Written by Jim Dasal, Laura Limsenkhe, and Dona Marabe
“I started this list of initiatives in hopes that it would redirect my attention to the good things that I have in my life while constantly trying to accept the situation that not only I was in, but also all the other people in the world were in.”
Five out of seven days in a week, I wake up crying. I’ve unconsciously drowned myself in the attachment I had to the life I had before the lockdown. At first, I let myself acknowledge my feelings of loss, of the time that has been taken away from me, and of fear – that things may never go back to normal.
But it does get tiring. Constantly waking up to a pool of my tears has made me feel demotivated, unable to get out of bed. Lunches became breakfasts and I rarely went out to the garden to see the sun. As my summer semester neared, I realized that with the time that I’ve spent being sad, I could be making myself not only a better member of society, but also a better person for myself.
I started this list of initiatives in hopes that it would redirect my attention to the good things that I have in my life while constantly trying to accept the situation that not only I was in, but also all the other people in the world were in.
With the quarantine lasting longer than anyone had initially anticipated, much of life has gone by, with everyone unable to fully maximize the opportunities presented to them. Like the leaves of an untended tree, opportunities grew dry and were blown away with the wind, with no assurance of a second chance. But leaves continue to grow. Plants have a very peculiar way of adapting to harsher environments, just like the plant I began to take care of. It will shed some leaves, it will wilt, but new green leaves will grow to take the place of the ones that leave it. And the plant will grow. And so will we.
Despite life seemingly passing us by, a simple plant will serve to remind us that new opportunities will come as we grow. Despite our harsh environment, we will live.
When the planting didn’t work out for me, I decided to try my hand at other things. Others might try to start a blog, or make a TikTok account, while I kept myself busy with the arts and crafts.
I also gave myself time to make food for myself. As much fun as it was, it gave me the renewed validation that yes, I can cook.
Some days are more productive than others. And at times, the most productivity I can muster is finishing a season of a show, reading a chapter of a book, accomplishing a few levels in a video game.
Even in quarantine, we can’t always expect the people we reach out to to just be one call away. Thankfully, our yearning for some sense of companionship can be put to ease by escaping reality through reading a book, listening to music, binge-watching a show, or even playing a game. May it be rooting for Atticus Finch, dancing to Paramore, swooning over Vance Larena, aiming to defuse that bomb in Search and Destroy, or doing anything else that floats your boat – as long as it helps you feel less isolated.
It can be difficult, but I try to remind myself at times like these that I still am contributing some energy to bettering myself.
For a lot of my peers, myself included, immersing myself in work or in chores are the most effective methods of self-distraction. Working on a project or even cleaning out the vacuum can help me detach myself from the reality we are facing.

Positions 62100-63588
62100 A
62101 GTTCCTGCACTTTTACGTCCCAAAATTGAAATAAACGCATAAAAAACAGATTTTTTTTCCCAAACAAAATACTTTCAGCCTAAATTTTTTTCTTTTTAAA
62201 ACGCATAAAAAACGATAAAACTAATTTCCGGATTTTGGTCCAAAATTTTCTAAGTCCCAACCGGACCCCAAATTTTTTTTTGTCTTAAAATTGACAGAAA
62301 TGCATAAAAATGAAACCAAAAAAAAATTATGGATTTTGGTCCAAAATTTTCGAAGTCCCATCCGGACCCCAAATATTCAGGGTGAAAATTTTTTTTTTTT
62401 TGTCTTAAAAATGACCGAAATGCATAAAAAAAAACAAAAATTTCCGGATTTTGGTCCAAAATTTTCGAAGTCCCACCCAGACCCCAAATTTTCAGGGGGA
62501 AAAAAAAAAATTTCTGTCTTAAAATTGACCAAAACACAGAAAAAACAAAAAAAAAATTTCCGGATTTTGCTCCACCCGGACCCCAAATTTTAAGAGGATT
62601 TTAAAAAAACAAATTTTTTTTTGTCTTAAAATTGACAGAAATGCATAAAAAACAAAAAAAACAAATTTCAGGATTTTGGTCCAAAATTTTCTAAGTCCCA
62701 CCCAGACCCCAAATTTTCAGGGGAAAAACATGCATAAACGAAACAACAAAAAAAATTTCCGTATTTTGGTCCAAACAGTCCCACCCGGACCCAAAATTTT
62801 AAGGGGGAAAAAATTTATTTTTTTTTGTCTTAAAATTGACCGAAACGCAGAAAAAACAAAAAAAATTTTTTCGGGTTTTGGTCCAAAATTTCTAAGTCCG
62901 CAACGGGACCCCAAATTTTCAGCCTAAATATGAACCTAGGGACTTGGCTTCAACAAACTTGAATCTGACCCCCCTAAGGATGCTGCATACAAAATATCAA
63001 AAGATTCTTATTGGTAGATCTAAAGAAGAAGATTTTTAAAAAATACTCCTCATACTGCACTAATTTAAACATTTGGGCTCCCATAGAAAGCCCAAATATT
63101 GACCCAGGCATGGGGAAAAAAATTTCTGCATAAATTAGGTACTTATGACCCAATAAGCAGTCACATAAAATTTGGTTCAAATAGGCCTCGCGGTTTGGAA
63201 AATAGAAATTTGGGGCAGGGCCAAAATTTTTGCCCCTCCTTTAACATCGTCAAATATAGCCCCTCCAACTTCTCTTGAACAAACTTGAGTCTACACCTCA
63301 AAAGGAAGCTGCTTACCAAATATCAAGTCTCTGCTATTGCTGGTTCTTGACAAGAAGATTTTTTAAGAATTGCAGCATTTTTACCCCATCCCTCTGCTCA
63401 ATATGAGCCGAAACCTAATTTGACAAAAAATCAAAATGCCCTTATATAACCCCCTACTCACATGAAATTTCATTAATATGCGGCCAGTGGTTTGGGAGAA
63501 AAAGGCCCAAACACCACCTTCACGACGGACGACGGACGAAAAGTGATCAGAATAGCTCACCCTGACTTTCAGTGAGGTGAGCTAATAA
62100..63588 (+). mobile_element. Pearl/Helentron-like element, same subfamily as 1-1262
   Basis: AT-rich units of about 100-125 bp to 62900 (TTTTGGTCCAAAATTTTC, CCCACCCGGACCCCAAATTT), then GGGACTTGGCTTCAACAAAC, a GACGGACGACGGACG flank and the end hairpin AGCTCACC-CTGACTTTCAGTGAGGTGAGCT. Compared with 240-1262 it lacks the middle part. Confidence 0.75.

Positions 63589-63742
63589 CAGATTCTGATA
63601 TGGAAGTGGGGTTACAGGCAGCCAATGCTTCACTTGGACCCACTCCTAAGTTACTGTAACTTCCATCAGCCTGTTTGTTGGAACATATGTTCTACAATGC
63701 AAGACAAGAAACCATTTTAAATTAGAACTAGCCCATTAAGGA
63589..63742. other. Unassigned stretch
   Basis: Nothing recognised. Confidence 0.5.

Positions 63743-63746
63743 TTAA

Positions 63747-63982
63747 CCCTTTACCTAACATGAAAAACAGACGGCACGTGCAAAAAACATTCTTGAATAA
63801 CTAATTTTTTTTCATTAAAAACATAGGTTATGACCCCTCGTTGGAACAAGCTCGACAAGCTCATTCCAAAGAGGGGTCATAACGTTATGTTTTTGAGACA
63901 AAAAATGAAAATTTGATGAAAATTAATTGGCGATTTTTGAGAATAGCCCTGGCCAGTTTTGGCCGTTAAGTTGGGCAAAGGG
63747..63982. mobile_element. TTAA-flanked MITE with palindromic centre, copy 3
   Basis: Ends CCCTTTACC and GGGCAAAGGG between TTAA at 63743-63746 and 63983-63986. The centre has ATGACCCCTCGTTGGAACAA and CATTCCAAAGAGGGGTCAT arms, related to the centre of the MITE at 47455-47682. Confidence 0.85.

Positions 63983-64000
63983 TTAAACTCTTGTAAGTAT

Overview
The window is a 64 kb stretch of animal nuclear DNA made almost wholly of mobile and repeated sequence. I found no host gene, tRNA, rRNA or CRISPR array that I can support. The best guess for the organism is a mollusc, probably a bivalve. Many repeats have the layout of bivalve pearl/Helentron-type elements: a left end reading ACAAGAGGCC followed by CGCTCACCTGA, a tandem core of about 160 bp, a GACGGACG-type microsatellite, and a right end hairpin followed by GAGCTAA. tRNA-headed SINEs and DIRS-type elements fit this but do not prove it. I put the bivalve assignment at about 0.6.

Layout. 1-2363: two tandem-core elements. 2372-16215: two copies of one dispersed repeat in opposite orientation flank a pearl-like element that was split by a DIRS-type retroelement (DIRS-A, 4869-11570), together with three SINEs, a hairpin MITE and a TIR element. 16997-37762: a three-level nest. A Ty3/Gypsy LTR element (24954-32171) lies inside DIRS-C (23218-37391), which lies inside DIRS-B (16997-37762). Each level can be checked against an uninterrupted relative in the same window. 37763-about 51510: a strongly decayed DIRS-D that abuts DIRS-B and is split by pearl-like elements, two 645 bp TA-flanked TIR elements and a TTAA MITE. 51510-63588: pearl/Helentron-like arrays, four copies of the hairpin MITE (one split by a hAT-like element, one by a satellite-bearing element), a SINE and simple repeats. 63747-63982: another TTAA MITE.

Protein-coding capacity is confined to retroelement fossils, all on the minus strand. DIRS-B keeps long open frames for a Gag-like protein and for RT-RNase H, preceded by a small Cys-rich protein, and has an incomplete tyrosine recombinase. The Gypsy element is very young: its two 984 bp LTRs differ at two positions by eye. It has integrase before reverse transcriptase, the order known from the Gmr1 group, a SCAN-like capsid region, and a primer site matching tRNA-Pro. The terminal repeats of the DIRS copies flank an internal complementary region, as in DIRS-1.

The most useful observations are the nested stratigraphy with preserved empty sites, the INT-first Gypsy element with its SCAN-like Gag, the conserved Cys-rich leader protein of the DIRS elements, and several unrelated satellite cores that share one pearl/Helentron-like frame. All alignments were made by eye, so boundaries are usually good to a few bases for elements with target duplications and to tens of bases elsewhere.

It takes your mind off of things. I started with these day-to-day tasks with resentment, not wanting to do these things which I thought were draggy and repetitive. However as I continued to pick up different chores every week, I slowly learned to become more self-sufficient and independent. Chores make me feel as if I’m in control of the overall condition of the household. Suddenly, I am proud that I am now able to properly do the laundry, prepare food for a family of five, clean up after myself and other people, and basically take care of myself.
But out of everything I’ve mentioned, the best personal initiative I’ve done for myself is to talk – to friends, to plants, to the fly that’s been living in my room for a week. It’s a reminder to myself that outside the corners of my living space, there are still people out there who I’m willing to spend time with and who are willing to spend time with me too.
Surely anyone can’t help but think of the what if’s from time to time– the supposed memories that could’ve been made with your friends or loved ones if the quarantine didn’t happen, or if you knew it was coming in the first place. The only actual interaction keeping most bonds tied (may it be romantic, platonic, or whatever you call those without labels) is through virtual communication.
From consistent “how are you’s” and sharing memes, to Netflix parties and Zoom group studies – things may not be the same, but people have surely gone through lengths just to keep these bonds strong.
Jim is a student residing in Metro Manila, Philippines and is Sensereporter in Makesense Asia. His role delves into documenting social impact through media such as photography. As a photographer, Jim is excited to continue capture moments of positive change that he can share with a wider audience to inspire them to do the same
Laura is currently a junior at the Ateneo de Manila University in the Philippines. She’s a photographer, graphic designer, and, when she feels like it—a painter. She enjoys growing plants from vegetable scraps and watching them die a few days later.
Dona resides in Metro Manila, Philippines, and is taking a Physics core in Philippine Science High School – Main Campus. As a STEM student, she believes in the importance of maintaining a healthy balance between facts and principles in order to aim for innovations toward a common good and a better world. Her passion lies with the pursuit of knowledge, but her goals are for the betterment of the country. #ParaSaBayan